Note

This beta website only covers alternative dispute resolution at the State Courts. For information from other courts, please refer to the Family Justice Courts website or Supreme Court website.

Alternative dispute resolution

A trial is not the only way to resolve a legal dispute.

The courts encourage you to explore alternative dispute resolution (ADR) options, which are often cheaper and faster than a trial. These include:

Mediation

A neutral third party guides you and the other party to find your own solution that meets both parties' concerns.

Conciliation

A neutral third party with expertise in the subject matter suggests possible solutions. You and the other party can decide how to come to an agreement based on these suggestions.

Neutral evaluation

A neutral third party with expertise in the subject matter provides an early assessment of your case and estimates the likelihood of success at trial.

Arbitration

A neutral third party will decide on an outcome after each party presents their case.

You may request for ADR or the courts may refer you and the other party for ADR.

Examples of cases that the courts may refer for ADR include:

  • Civil claims in the Magistrate's Court or District Court.
    • The referral may be made at the case management conference, pre-trial conference or summons for directions hearing.
  • Personal injury or non-injury motor accident (PIMA or NIMA) claims.
    • These will automatically be referred for neutral evaluation.
  • Complaints under the Community Disputes Resolution Act or Protection from Harassment Act.
  • Magistrate's Complaints.
    • These may be referred for mediation.

Compared to a trial, ADR can be:

Cheaper

ADR generally costs less than a trial.

For example, there are no costs for mediation, conciliation or neutral evaluation at the State Courts' Court Dispute Resolution Cluster (CDRC), except for District Court cases which generally cost $250 per party.

Faster

ADR can take as short as half a day. The duration may vary depending on the complexity of the case and the parties' attitudes.

Private and confidential

Discussions during ADR sessions remain private and confidential, while court hearings are usually open to the public.

Simpler and more flexible

ADR procedures are less complex and less formal than court hearings, which require parties to follow legal procedures and principles.

A way for you to decide the outcome

For most forms of ADR (except arbitration), you and the other party will decide how to settle your dispute.

During a trial, you give up control to a judge who will make a decision that you must follow.

Some ADR options (such as mediation and conciliation) may lead to win-win solutions for both parties and may help to maintain or improve relationships.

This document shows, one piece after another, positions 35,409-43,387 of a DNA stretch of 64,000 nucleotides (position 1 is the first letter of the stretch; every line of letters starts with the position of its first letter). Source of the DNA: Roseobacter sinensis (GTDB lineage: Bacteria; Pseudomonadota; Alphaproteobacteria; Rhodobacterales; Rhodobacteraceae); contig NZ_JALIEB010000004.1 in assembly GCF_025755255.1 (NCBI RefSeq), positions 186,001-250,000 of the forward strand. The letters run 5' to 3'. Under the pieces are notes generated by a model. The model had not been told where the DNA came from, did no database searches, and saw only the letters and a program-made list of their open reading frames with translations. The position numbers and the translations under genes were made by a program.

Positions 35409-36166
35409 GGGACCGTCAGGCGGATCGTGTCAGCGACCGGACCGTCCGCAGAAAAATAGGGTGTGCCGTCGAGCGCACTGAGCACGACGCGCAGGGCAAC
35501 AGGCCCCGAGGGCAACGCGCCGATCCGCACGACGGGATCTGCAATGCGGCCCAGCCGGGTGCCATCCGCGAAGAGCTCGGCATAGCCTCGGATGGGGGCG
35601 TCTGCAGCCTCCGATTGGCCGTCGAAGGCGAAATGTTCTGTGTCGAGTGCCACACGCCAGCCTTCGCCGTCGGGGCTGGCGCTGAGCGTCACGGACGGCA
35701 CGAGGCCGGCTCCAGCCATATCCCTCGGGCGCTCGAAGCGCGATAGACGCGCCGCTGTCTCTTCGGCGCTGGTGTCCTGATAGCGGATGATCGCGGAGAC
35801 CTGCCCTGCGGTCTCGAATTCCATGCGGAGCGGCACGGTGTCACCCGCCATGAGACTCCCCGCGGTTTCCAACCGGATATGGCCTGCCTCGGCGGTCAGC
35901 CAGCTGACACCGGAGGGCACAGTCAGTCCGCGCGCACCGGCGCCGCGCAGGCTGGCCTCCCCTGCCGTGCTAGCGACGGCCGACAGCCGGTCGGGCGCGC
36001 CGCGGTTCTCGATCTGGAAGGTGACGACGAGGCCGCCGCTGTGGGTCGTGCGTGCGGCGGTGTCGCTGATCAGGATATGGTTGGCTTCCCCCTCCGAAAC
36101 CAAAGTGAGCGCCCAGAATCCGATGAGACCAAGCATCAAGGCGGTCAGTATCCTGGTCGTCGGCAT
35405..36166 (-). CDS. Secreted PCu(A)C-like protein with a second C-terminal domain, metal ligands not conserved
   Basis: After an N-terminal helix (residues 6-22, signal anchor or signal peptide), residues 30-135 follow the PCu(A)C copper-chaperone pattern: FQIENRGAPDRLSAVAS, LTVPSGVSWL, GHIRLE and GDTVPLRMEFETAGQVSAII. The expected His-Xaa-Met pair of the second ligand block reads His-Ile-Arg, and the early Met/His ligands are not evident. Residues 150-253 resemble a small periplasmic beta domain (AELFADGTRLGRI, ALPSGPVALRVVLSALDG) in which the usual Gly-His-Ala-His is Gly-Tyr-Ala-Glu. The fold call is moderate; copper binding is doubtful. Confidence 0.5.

Understand the differences

Each ADR option addresses different needs. You should consider which factors are important to you and choose the option that meets your needs.

Note

Mediation is often the default ADR option for most cases as it addresses common concerns. However, if one party is not willing to mediate or if you have other concerns, other options may be more suitable for you instead.

Refer to this table for the differences between the ADR options:

 

Mediation

Conciliation

Neutral evaluation

Arbitration

Role of the third party

Guides parties to find a solution that meets their concerns

Guides parties and proposes solutions

Assesses the likelihood of success at trial

Decides on an outcome after each party presents their case

Cost

Low cost

(Example: most cases at the State Courts are free except for District Court cases, which generally cost $250)

Low cost

(Example: most cases at the State Courts are free except for District Court cases, which generally cost $250)

Lower than a trial, but higher than mediation

(Example: Most cases at the State Courts are free except for District Court cases, which generally cost $250. There may be other legal fees from your lawyer.)

Lower than a trial, but higher than mediation

Speed

Fast

Fast

Faster than a trial, but slower than mediation

Faster than a trial, but slower than mediation

Allows control over the outcome

Yes

Yes

Yes

No

You will know the merits of your case

No

No

Yes

Yes

Requires a lawyer

No

No

Yes

No

Offered by the court

Yes

Yes

Yes

No

Find out more


Note: If you are interested in arbitration, you may contact organisations outside of the courts that offer arbitration. For example, the Law Society of Singapore provides arbitration services through the Law Society Arbitration Scheme.


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